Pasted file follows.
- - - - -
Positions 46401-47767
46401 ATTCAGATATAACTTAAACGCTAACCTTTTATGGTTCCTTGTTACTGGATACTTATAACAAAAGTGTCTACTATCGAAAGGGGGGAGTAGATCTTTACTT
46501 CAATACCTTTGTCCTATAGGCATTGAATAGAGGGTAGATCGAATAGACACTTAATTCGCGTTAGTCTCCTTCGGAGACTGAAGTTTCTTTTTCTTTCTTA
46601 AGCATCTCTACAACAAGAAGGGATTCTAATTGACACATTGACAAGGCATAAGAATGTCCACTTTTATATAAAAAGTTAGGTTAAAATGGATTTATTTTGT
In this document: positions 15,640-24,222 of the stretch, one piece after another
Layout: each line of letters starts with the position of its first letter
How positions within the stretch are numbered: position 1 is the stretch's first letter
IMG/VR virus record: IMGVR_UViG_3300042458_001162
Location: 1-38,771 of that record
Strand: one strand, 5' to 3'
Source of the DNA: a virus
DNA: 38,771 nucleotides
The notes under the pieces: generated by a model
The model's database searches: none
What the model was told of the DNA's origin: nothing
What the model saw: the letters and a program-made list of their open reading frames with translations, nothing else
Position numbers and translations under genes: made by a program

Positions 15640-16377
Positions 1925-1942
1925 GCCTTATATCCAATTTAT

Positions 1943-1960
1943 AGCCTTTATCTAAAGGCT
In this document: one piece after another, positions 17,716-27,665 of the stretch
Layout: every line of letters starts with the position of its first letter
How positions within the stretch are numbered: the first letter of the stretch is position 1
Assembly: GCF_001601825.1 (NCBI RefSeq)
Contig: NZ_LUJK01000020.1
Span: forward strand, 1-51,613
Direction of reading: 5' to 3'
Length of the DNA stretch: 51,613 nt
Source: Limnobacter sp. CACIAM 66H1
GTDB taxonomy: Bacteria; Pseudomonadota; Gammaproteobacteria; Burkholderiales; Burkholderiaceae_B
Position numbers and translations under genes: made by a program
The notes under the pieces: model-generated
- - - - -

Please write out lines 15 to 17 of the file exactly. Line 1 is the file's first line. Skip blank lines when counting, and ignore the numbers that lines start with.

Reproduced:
What the model was told of the DNA's origin: nothing
What the model saw: the letters and a program-made list of their open reading frames with translations, nothing else
Position numbers and translations under genes: made by a program